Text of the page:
When I first sit down with a new client to develop a presentation or corporate messaging, I rarely start with the usual questions about the company or its products. I start with a series of personal questions. I’m not necessarily looking for a rehash of their resume or the bio, which is usually on the corporate website. I want to know what attracted them to their current job. I want to hear him/her describe what makes him/her excited about where the company is at that very moment, and what energizes or scares them about the months ahead.
Prior to this first encounter, I have already visited the corporate website. If they are a publicly traded company, I have usually listened to their last quarterly earnings call and downloaded their statements filed with the Securities & Exchange Commission (SEC). I have researched news coverage about them and accessed financial analyst reports. If executives have presented at conferences, I watch available videos. I know a lot about their company and their services or products before I finally sit down with the executive team.
I have most of the relevant facts. Now I want to know the story.
During this initial interview, I listen to stories about the paths they took, some directly but mostly circuitously. I probe for the twists, turns and serendipity that got them where they are. I note where they become most excited, where their voices get higher or their body language becomes more animated.
Effective communication is a contact sport between the presenter and the audience, with the content as the playing piece. Before going through coaching, many clients expect I will focus on their body language, their facial expressions, and their voice. While these are critically important, I find most of those elements are easier to improve if the story is clear and authentic.
Even if the presentation includes none of the personal anecdotes and details that are shared with me, it is still important to frame the corporate story within the context of the person telling it. Understanding their own story helps them to draw on their internal motivation and enthusiasm, which then translates into a dynamic vocal quality and energetic body language.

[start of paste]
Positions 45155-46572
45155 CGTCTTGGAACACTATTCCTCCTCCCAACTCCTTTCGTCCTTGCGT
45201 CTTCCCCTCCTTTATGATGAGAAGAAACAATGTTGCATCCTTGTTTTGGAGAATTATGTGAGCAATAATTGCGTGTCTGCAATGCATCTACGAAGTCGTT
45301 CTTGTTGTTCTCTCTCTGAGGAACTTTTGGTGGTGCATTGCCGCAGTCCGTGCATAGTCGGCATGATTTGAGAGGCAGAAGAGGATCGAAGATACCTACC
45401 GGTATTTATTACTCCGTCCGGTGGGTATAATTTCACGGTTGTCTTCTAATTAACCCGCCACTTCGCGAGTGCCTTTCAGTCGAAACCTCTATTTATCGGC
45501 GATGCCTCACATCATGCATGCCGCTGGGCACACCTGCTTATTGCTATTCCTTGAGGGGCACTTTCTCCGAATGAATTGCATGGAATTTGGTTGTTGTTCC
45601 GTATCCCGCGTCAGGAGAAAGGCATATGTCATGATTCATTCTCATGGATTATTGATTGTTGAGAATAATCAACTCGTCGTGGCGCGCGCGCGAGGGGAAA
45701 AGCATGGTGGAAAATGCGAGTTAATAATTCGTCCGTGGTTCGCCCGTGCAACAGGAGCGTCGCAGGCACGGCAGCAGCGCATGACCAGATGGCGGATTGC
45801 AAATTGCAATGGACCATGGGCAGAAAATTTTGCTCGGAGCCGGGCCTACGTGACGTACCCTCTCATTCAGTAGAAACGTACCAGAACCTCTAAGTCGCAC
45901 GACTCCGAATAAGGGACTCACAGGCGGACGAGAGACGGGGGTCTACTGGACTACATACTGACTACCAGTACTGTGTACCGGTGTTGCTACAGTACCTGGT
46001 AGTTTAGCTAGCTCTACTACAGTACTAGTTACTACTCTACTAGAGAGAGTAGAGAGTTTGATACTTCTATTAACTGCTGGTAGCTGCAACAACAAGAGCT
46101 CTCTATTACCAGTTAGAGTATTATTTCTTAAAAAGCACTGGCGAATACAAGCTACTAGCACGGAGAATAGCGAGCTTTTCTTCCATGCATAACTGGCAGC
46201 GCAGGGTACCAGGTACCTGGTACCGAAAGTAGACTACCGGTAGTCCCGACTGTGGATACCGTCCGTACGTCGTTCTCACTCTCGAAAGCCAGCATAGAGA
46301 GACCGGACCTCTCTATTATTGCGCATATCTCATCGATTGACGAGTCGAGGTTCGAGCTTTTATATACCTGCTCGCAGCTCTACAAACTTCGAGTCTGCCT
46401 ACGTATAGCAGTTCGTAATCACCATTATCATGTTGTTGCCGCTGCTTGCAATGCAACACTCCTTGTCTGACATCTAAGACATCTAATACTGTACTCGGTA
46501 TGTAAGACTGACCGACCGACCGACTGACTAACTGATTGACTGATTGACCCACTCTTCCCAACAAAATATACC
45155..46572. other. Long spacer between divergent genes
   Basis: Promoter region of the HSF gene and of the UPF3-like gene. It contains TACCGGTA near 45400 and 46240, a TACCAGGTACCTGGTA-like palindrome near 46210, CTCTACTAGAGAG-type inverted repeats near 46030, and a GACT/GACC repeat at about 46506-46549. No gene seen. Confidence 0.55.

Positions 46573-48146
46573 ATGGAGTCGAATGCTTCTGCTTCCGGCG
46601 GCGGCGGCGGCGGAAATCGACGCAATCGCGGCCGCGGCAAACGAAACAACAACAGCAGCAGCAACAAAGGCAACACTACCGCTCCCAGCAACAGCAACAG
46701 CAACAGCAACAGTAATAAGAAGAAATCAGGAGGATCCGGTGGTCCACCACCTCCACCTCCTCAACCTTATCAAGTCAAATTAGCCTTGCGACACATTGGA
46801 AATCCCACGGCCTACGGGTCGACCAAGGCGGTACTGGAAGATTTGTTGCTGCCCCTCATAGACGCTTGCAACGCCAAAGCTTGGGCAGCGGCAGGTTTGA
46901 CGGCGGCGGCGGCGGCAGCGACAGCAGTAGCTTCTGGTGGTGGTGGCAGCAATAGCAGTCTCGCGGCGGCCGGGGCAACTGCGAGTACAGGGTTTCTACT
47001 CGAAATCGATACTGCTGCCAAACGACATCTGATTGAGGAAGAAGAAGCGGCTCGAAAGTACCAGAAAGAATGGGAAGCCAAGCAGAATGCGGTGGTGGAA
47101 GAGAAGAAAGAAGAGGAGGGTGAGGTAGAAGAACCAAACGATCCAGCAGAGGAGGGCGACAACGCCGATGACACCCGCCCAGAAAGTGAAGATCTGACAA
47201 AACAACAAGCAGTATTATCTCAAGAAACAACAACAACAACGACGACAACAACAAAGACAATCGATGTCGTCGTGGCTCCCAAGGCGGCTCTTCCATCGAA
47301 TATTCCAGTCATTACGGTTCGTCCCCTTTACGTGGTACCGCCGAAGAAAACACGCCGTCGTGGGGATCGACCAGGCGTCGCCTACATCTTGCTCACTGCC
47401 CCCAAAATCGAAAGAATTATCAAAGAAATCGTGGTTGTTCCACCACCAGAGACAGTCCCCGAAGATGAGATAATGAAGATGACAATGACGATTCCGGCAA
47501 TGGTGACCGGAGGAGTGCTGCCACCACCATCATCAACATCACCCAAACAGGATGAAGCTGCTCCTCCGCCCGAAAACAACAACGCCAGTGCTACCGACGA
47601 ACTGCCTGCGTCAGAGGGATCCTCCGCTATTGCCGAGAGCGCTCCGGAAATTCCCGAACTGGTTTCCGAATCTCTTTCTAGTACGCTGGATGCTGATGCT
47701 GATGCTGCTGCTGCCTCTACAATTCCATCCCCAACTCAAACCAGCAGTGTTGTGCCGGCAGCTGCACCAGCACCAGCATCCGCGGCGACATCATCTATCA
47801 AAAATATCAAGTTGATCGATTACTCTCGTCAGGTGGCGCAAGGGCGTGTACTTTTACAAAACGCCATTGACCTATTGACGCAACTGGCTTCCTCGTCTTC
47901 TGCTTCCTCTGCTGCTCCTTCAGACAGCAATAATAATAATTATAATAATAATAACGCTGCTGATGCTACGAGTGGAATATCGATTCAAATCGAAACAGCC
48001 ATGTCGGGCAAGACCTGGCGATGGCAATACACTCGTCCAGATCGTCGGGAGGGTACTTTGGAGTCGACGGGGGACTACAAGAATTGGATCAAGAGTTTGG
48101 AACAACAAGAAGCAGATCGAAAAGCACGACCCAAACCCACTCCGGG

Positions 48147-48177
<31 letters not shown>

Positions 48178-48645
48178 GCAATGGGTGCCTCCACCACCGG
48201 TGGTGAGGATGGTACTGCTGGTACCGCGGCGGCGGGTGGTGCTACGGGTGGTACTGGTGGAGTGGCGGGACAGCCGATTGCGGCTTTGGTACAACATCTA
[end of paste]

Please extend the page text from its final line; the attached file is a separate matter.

A compelling corporate story is more than a series of disembodied facts. You can not separate the presentation from the presenter if you want to persuade someone. The most inspiring presenters bring their personal stories to the podium or the stage as a source of their own motivation. Something or someone has propelled that speaker to that very moment and place. They are as much part of the story as the content of the presentation.
It might not make sense at first, this harvesting of personal stories in order to deliver a corporate presentation. But the higher the stakes involved in the presentation, the deeper we must look for the narrative that compels us forward. From this place of inner truth we can then find our authentic voice, and then design a compelling and credible presentation for our audience.
The story starts with you.
Want to explore your story?
Join us this May in Lisbon, Portugal for a weekend writing salon in which you will be guided through a series of exercises to examine and cultivate your own story. This is a personal writing salon, but we will provide you the foundational tools for curating and crafting a story from which you can draw in a variety of situations.